}
  });
});

Due to the significant difference in the number of confirmed cases per location, the “case-circles” layer was configured to use an exponential scale, to emphasize new locations as they appear on the map.

Adding interactivity

Additionally, I’ve added the date slide that triggers map update accordingly to the selected date and allows to see outbreak dynamics.

<div class="map-overlay top">
    <div class="map-overlay-inner">
        <h2 id="date"></h2>
        <input id="slider" type="range" min="0" max="1" step="1" value="0" />
        <h2 id="count">Confirmed cases</h2>
    </div>
</div>

<script>
var casesHistory = getCasesHistory()
var dates = Object.keys(casesHistory)

document.getElementById('slider').max = dates.length - 1

function updateMap(dateId) {
  var date = dates[dateId]
  var casesForDate = casesHistory[date]
  document.getElementById('date').textContent = `Date: ${date}`;
  document.getElementById('count').textContent = `Confirmed cases: ${casesForDate.total}`;
  map.getSource('cases').setData(casesForDate.geojson);
}

document
  .getElementById('slider')
  .addEventListener('input', function(e) {
    var dateId = parseInt(e.target.value, 10);
    updateMap(dateId);
});

updateMap(0);
</script>

Going further

I hope that you now have the general idea of how to create similar visualizations. To make it easier, I’ve prepared a free JSFiddle example to help you get started.

Still too complicated? Don’t worry, and get in touch with us. We’ll be happy to help you with your project.

5 Steps to create a map with pins

Visualize multiple locations on a map with beautiful and interactive pins. It’s very simple with Mapifator Map Story! In this article, we tell you how to create maps with attractive markers and multiple locations with ease and no coding only in 5 Steps.

Preconditions

You need to register in Mapifator and create a new map. You may have a question if it’s free or not. So the answer is “Yes! It’s free for small map stories! Even for commercial use!” We have a freemium model, so start creating a map for free and extend when you need it.

Step 1. Prepare places data

Mapifator Map Story allows creating maps and visualizing places on it. Place in Mapifator is not only a location but also interesting and useful information, attached media and even actions. To make a map quick and easy we recommend to prepare some data before you start.

Here is an example of data we prepared for the “Top 10 most popular National Parks in the USA” map story:

NameLocationDescriptionYoutube videosExternal links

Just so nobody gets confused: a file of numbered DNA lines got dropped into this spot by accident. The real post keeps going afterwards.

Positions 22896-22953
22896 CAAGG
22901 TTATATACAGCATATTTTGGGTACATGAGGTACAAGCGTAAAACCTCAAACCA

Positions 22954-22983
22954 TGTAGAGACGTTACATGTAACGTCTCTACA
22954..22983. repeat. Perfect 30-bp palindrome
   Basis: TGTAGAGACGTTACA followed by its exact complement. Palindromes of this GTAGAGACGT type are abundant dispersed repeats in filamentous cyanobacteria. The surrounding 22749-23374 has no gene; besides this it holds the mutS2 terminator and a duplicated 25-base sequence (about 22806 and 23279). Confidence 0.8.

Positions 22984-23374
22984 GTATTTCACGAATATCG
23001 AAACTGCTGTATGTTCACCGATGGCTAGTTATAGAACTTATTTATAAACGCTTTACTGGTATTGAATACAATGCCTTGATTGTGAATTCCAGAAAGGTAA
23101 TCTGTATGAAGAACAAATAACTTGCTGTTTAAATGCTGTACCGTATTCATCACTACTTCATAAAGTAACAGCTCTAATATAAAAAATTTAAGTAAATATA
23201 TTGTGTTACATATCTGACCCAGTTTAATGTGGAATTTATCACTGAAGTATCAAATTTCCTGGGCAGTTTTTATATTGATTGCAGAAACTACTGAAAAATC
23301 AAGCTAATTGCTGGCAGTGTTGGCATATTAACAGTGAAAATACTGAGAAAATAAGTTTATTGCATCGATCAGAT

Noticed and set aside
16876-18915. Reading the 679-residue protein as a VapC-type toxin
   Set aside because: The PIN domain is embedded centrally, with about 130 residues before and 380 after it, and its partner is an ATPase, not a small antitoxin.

Great Smoky MountainsGreat Smoky Mountains National Park, United States of AmericaRecreation Visits in 2018: 11,421,200
As a part of the Appalachian Mountains, Great Smoky Mountains contain more than 850 miles (1,370 km) of hiking trails…
https://youtu.be/
poyWuEA6HT0
https://www.nps.gov/
grsm/index.htm
Grand CanyonGrand Canyon, United States of AmericaRecreation Visits in 2018: 6,380,495
Grand Canyon is a steep-sided canyon carved by the Colorado River…
https://youtu.be/
dGGWu_noS3w
https://www.nps.gov/
grca/index.htm
Images for the map with pins

If you place to add some pictures to the map, it’s better to prepare them as well. A place in the Mapifator can have a few images attached. We recommend adapting picture sizes to the web and having pictures with the same aspect ratio. We use 450px width pictures for our map stories.

Moreover, Mapifator allows adding some general information and pictures (logos) about the map, prepare it as well. You can prepare this data as well. For example like that:

NameDescriptionLinks
Top 10 most popular National Parks in the USAThere are 61 protected areas in the United States knows as National Parks. More than 85 Million people visited Parks in 2018. You can find 10 the most popular ones in this Map Storyhttps://en.wikipedia.org/wiki/
List_of_national_parks_of_the_United_States

Step 2. Create markers and tags

With Mapifator you can create very beautiful markers for your places. You can use default one or create a set of markers for the places you want to visualize.

Markers and tags for the map
Map Story markers

To add new Markers and Tags go to the “Settings” menu. You can always change the design of your markers and tags later, so all pins on a map will be automatically redrawn.

Mapifator tags help you to provide information about a place in a compact and informative form. For example, you can add tags like “Fishing”, “Walking”, “Swimming” and show their icons when providing the place description. In addition, tags are used as filters on a map. So your customers could have quick access to places with the tag feature.

Tags and tag filters

With Mapifator you can add text and icons to tags and specify a color.